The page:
Ross: Yes -- to both of those points. Iowa's secondary is somewhat weak -- Iowa has two new starters this season (Jordan Lomax, moving from CB to FS, and Greg Mabin, moving from WR to CB) and communication and consistency have been definite problems for them at times. And compared to the very firm rush defense (95.5 ypg), the pass defense is certainly more vulnerable (253.5 ypg). But there have been sure signs of improvement, too. Desmond King is just a sophomore, but he's quickly become a very solid cornerback -- so much so that opposing quarterbacks aren't challenging him too much. Part of that is also the result of having someone as inexperienced as Mabin as the other starting cornerback, but Mabin has been steadily improving and he made two enormous deflections late in last week's game to kill a Pitt drive. Iowa's secondary is definitely somewhat vulnerable (and if you're going to target the Iowa defense, you're certainly better off attacking through the air than you are using the running game), but it's also improving -- and with Phil Parker (Iowa's defensive coordinator and long-time defensive backs coach) continuing to work with that unit, I expect it to continue to improve through the course of the season.
T-Mill: Are you encouraged or discouraged with the way the non-conference season played out?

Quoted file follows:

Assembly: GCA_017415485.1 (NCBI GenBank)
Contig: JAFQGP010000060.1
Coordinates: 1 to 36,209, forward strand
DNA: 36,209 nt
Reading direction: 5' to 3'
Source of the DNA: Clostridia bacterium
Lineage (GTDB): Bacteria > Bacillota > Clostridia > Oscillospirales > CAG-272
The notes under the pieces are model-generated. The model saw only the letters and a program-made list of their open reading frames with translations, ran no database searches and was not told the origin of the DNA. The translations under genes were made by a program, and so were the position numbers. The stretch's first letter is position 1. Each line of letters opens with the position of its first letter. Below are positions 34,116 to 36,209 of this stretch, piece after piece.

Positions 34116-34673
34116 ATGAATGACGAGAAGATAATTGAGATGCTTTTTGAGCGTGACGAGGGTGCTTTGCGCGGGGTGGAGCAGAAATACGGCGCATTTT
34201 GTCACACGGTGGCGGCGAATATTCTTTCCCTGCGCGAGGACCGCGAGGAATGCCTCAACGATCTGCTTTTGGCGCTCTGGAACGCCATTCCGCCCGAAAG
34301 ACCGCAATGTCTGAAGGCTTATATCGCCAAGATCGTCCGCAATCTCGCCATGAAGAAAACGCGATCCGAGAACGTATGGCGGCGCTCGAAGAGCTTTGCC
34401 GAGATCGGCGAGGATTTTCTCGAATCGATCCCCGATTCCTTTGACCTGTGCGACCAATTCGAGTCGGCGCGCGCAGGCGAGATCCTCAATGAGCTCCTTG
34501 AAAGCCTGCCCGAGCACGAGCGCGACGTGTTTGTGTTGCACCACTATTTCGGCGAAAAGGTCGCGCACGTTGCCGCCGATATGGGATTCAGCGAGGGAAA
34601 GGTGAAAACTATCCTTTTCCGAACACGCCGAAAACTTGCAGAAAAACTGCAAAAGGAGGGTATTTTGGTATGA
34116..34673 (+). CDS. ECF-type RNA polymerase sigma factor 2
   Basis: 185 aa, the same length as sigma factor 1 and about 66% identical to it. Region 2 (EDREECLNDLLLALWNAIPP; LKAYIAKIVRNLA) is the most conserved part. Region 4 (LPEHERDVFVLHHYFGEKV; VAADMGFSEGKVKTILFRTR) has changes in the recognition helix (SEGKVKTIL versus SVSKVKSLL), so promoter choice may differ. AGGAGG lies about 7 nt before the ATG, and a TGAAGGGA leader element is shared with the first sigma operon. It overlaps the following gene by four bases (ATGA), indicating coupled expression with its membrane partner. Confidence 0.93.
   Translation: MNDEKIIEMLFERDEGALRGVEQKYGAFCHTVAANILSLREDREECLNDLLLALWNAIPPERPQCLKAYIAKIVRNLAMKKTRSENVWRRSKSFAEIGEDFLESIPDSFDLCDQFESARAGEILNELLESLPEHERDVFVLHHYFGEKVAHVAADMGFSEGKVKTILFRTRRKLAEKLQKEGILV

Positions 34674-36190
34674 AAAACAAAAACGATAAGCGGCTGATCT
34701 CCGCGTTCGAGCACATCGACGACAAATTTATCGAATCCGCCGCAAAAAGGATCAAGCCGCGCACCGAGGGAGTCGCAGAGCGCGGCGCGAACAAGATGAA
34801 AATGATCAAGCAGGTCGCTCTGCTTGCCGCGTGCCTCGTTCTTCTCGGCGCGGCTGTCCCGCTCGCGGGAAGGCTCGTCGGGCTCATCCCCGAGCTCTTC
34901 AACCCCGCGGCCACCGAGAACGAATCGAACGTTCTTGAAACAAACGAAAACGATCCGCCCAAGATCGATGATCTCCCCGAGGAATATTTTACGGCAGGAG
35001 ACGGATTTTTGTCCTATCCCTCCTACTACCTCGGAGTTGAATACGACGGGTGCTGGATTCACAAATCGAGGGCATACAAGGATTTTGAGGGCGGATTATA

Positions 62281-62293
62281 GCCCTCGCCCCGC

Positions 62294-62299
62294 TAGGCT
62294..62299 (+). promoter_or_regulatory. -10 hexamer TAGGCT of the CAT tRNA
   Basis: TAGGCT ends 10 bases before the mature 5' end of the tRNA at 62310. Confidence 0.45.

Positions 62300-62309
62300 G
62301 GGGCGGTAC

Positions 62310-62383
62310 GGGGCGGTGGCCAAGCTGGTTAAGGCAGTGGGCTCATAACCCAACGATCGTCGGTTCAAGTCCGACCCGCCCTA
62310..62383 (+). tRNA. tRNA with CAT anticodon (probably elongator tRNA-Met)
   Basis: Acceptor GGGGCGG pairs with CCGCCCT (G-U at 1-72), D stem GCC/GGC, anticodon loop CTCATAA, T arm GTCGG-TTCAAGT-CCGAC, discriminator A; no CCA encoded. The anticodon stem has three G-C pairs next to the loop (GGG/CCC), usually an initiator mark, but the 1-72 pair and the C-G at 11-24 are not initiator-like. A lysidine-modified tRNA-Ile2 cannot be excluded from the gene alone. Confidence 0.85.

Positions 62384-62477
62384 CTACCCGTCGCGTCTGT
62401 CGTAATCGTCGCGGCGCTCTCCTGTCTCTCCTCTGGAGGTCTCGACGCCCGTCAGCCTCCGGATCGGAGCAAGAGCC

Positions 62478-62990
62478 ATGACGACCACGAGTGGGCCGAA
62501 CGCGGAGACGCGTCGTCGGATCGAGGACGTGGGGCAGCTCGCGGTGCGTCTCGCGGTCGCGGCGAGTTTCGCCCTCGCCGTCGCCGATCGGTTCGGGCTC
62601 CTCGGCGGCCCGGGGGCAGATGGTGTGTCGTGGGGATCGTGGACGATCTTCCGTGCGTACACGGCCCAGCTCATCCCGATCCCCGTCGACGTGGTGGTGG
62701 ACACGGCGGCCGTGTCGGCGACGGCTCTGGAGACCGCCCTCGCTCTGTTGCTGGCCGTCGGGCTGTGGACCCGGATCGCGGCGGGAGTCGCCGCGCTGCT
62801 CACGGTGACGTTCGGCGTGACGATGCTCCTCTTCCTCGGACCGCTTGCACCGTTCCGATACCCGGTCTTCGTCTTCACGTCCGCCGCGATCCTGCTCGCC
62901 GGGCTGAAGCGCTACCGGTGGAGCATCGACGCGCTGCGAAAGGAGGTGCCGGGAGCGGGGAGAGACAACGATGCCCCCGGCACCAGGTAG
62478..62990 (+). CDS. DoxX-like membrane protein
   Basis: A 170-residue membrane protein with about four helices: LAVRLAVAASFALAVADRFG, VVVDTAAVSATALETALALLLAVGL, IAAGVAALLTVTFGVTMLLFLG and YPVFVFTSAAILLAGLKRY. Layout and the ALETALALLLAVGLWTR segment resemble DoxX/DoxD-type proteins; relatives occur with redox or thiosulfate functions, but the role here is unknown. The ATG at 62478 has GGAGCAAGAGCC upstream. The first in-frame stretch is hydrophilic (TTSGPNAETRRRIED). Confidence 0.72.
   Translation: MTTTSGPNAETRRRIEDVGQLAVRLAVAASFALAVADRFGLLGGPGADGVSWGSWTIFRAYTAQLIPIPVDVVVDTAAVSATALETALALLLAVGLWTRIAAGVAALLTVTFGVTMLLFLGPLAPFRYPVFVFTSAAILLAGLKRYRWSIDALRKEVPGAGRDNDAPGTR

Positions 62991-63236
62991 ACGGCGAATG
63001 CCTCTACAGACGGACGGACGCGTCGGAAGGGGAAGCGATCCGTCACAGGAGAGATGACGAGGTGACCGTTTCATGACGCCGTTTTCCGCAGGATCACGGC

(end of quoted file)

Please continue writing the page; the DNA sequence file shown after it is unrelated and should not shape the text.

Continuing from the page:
Ross: Both, honestly. Before the season began, I hoped that Iowa would be 4-0 after the non-conference season, but I was mentally prepared for (and half-expecting) a 3-1 record after those first four games -- and that's exactly where Iowa sits right now. So their record is pretty much in line with my prediction, although I also thought that if Iowa was 3-1 that would mean a win over Iowa State and a loss at Pitt. It's strange: a win at Pitt feels better than a win over Iowa State would have... but a loss to Iowa State (at home) felt much, much, much worse than a loss at Pitt would have felt. And, record aside, Iowa's performances in all four games have been less than convincing. Iowa's had stretches of good play in all four games... but they've also had stretches of absolutely dire play in all four games. Against UNI, Iowa struggled to defend simple passes up the seam to RB David Johnson. Against Ball State, Iowa's offense ground to a halt in the red zone repeatedly until the final five minutes of the game. Against Iowa State, the second half was a pretty dire experience on both sides of the ball. And against Pitt, the defense got shoved all over the field in the first half.
That lack of consistency has been troubling to see and it's hard to know who the real Iowa is -- the team that flounders against sub-par competition, or the team that looks fairly sharp when it puts everything together? It seems weird (and a bit of a cheat) to say that we won't really have a good sense of this Iowa team until a few games into B1G play (since the season will be half over at that point)... but I think it's also true. It's simply going to take a while to figure out this team.
T-Mill: Finally, your prediction?
Ross: The most recent Iowa football memory in my brain is last week's triumphant comeback performance against Pitt, which gives me some optimism heading into this weekend's game in West Lafayette. I think Beathard connects with Damond Powell and Derrick Willies on a few deep passes and Weisman gets his first 100-yard game of the season. Iowa wins, 31-17.